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BFL Youth

Miranda Jones, Vice President of Youth, Family and Clinical Services

Miranda has 20 years of experience working with at-risk youth and non-profit organizations. Prior to becoming a Vice President in February, Mrs. Jones served as the Division Manager of Youth, Family and Clinical Services for Better Family Life. She manages over 2 million dollars in youth programming per year, serving thousands of youth with afterschool, clinical, teen pregnancy prevention and workforce programs.

Through her work with non-profit organizations, Ms. Jones realized she had a passion and a profound gift for reaching and educating youth. Ms. Jones has ten years of professional experience in public and community relations working with The St. Louis Rams, St. Louis 2004, and several other companies as a freelance publicist and special events manager. She has managed events for several youth organizations including Our Little Haven, Big Brother Big Sisters, and Set the Pace Foundation. Ms. Jones was elected to The Jennings School Board of Directors in 2003 and served as President for 3 years. She has also served on the board of directors for Cooperating School Districts and she is also a member of the Missouri School Board Association and the National School Board Association.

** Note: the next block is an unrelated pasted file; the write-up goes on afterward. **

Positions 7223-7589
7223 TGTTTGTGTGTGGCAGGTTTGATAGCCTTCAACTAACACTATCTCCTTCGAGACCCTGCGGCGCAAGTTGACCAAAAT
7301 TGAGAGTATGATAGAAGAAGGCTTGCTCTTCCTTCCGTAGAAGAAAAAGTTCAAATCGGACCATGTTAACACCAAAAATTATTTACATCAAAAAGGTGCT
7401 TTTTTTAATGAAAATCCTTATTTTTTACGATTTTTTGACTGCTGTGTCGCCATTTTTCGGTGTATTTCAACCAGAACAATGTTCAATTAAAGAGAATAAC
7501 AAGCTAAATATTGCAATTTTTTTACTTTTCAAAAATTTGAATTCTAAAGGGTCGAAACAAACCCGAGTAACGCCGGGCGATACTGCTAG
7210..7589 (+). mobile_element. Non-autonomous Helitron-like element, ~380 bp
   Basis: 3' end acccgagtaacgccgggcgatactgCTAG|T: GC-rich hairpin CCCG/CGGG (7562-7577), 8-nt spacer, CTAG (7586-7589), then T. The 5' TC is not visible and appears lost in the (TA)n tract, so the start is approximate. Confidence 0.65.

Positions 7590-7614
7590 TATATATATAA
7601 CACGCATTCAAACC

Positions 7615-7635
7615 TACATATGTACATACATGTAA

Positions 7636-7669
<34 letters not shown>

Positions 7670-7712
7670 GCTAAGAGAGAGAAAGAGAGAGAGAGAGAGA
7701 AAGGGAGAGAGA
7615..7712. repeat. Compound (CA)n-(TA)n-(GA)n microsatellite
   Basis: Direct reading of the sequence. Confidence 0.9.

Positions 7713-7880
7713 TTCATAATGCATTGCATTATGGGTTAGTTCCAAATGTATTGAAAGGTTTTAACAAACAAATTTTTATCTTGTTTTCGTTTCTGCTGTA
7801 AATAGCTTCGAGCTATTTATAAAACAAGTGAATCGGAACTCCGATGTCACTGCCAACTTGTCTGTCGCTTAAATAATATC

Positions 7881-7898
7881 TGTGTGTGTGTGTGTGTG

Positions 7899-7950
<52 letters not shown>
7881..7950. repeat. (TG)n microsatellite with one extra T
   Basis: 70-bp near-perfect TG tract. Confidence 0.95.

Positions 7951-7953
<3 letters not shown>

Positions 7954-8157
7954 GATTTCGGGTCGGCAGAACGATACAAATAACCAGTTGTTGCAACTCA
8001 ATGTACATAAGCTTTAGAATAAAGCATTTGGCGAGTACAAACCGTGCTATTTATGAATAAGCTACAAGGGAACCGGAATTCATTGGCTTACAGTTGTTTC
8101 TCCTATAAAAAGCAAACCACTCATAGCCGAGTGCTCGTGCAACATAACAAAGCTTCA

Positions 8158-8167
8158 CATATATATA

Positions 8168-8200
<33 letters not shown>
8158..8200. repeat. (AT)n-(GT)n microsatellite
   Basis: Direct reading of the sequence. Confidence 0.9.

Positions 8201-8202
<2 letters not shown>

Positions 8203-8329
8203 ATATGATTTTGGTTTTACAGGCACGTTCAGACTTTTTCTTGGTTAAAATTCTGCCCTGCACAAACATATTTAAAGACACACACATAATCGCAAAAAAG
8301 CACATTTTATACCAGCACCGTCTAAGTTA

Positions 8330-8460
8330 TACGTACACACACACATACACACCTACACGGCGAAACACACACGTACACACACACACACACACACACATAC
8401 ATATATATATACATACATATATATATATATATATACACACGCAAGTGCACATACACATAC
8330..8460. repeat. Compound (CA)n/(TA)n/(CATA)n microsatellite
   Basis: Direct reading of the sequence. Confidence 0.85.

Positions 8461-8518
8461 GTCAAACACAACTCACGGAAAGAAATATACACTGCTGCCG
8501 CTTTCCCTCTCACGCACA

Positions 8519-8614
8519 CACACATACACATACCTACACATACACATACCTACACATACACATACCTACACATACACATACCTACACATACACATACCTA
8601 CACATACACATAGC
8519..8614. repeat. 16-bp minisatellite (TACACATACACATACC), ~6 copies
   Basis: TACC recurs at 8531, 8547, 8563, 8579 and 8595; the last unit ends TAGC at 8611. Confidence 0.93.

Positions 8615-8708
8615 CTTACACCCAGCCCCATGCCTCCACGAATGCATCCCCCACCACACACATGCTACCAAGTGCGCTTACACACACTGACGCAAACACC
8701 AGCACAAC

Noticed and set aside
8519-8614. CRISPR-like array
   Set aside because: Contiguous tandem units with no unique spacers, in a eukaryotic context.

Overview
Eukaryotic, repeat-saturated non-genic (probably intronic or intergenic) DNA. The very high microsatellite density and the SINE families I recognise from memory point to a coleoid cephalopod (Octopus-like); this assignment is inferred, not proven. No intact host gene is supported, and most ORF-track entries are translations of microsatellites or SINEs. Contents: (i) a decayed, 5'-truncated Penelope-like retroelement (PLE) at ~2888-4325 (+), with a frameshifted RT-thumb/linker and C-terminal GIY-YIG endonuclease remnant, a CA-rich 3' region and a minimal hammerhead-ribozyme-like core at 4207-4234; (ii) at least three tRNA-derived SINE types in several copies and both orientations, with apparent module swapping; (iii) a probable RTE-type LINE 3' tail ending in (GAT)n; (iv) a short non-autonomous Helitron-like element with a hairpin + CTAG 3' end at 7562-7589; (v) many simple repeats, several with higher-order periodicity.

Mrs. Jones was name one of the top 30 in her thirties by St. Louis North County, INC. She is married to Addam and together they have three wonderful children Amour, Addison and Alaila. She has a B.A. in Interdisciplinary Studies with an emphasis in English, Psychology and Black Studies from the University of Missouri-Columbia. Miranda attends Shalom Church City of Peace and is a member of Alpha Kappa Alpha Sorority, Inc.

We believe the family is the single most important entity that reflects the conditions of the community. Our Youth, Family and Clinical Services department allows us to serve those individuals in the family who appreciate personal development opportunities and require additional supportive services to help balance life stressors (e.g., academics, mental wellness, unhealthy relationships, parent-child communication, etc.) that threaten self-sufficiency or the sustainability of the family unit.